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post #11 of 15 Old 10-05-2013
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Re: traditional navigators

Traditional navigation was practiced in many was by many peoples for thousand’s of years.
Most was down to having been there before, Though there was always a few individuals who would go forth and explore where no one had gone before. Probably a lot did not come back while we remember those who did.
If they were wealthy powerful aristocratic or supported by the crown or the church.
For most they just came and went and nobody paid any attention.
The Phoenicians
The Greeks
The Romans
The Vikings
had no compass.
They knew the stars.
The had a means of determining angles.
They knew the main island and weather patterns. Currents. They could recognise hazards sometimes. Or they did not come back.
The Arabs knew of the monsoons, as did the Indians and the Indonesians
Seasonally trading by Dhow to East Africa and India was still going on until the 1970’s and early 80’s
Indonesian Prows were still trading to the island back then.

My Uncle, went to sea in a sailing fishing vessel in the early 30’s at the age of 14. He had been fishing as a boy in open row boats. Finding his way by traditional local knowledge and methods.

He later went to sea as an Ordinary Seaman
In 1942 he was torpedoed on a ship carrying Iron ore, He had just come of watch as QM, and was near a lifeboat. He cut the rope section of the falls with an axe. Picked up 14 other survivors.

He later served on another ship as QM. I cant remember the name, approaching the west of Scotland on a dark night.
He told the officer of the watch the were out of position and heading for the rocks. He could hear the seas breaking. And feel the change in the ships motion.
The OOW did not believe him, he left the bridge to call the Capt. who did. And ordered the ship stopped immediately they turned 180 and steamed slowly on a reciprocal course.
At first light they were just a couple of miles off the Torran Rocks at the south end of the Isle of Mull.

He next time out he sailed as the Uncertified 3/O.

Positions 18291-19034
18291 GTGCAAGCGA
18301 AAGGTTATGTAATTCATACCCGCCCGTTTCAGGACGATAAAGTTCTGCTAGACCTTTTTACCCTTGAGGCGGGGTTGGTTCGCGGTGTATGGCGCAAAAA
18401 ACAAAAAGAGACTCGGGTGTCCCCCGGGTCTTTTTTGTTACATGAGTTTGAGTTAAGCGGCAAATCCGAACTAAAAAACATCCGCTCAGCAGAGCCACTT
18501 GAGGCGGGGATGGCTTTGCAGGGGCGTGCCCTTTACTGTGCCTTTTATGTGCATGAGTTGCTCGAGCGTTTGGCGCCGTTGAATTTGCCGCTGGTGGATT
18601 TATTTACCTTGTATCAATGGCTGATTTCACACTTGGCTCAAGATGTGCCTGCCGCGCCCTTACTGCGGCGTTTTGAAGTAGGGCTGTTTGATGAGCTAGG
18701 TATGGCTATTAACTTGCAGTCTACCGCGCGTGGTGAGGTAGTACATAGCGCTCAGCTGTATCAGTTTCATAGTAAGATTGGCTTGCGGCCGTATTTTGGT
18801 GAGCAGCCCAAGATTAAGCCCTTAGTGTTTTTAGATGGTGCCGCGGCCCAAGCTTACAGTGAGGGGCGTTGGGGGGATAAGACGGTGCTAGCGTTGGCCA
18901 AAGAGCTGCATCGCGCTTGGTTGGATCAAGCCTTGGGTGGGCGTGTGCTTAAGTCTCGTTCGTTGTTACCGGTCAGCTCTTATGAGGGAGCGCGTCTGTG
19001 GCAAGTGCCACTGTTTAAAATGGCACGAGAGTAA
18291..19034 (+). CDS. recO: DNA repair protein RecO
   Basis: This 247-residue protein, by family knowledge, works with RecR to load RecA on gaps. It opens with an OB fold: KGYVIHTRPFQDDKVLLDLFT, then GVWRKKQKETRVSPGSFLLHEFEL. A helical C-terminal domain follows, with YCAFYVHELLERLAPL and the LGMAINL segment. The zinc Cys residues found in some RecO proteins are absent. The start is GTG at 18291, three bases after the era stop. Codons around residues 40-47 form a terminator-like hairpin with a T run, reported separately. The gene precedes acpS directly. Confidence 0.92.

He retired as a MM and Captain.
I knew him as an old man.
He came fishing with my Dad brother and I in a small open boat. We were fishing in or local water with no thoughts to navigation lifejackets or anything but fishing.
We head for an area we often caught fish. Just before we got there he suddenly sat up and said we have to get out of here were on to of a rock. There was a big swell at the time but not a lot of wind.
He grabbed the other set of oars and pulled hard with me until we were in his judgement we cleared.
He showed us the difference in the wave pattern that had altered him. Even though we assured him there was no rock. But we avoided the spot the rest of the night.
The next day my dad went and invested in a chart.
We looked at the chart and confirmed there certainly was a rock only a fathom deep at low water.
We had fished over it many times though probably not right at low water with a big swell before that day.

I cant claim to have any of the kind of knowledge he had. But I certainly believe it existed.
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Last edited by Uricanejack; 10-05-2013 at 08:21 PM.
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post #12 of 15 Old 10-05-2013
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Re: traditional navigators

I've had many experiences where the water just didn't feel right or days of steering by the waves in ice. Smelling the land way offshore. I don't doubt real sailors with a lifetime of survival experience did stuff we put down as fanciful folklore .No doubt there were some losers, we lose about a 100 thousand to the gods of the high way each year but still blithely drive to church or pub.
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post #13 of 15 Old 11-29-2013
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Re: traditional navigators

I think what you are referring to is the practice of Bahamian navigation. This is a system where the locals use the water color to navigate with, dark blue, light blue, brown. They judge the waters by color and navigate around coral heads based on the color. There are none /few aids to navigation as we have in the US.

The Last Navigator, on Pacific Navigation the natives use stars, animal migration habits, birds, as natural navigational aids. Their is also a great deal of knowledge passed on, from generation to generation.

Where my boat is anchored, we know if the birds walking there, you dont want to go there.

Surprising how many people dont notice things like that.
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post #14 of 15 Old 12-01-2013
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Re: traditional navigators

There are times when watching the jet planes can help.

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post #15 of 15 Old 12-01-2013
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Re: traditional navigators

They're still doing it in Polynesia:
Hawaiian Voyaging Traditions
Polynesian Voyaging Society

Hokulea is going on a circumnavigation; check the pages out. Good stuff.
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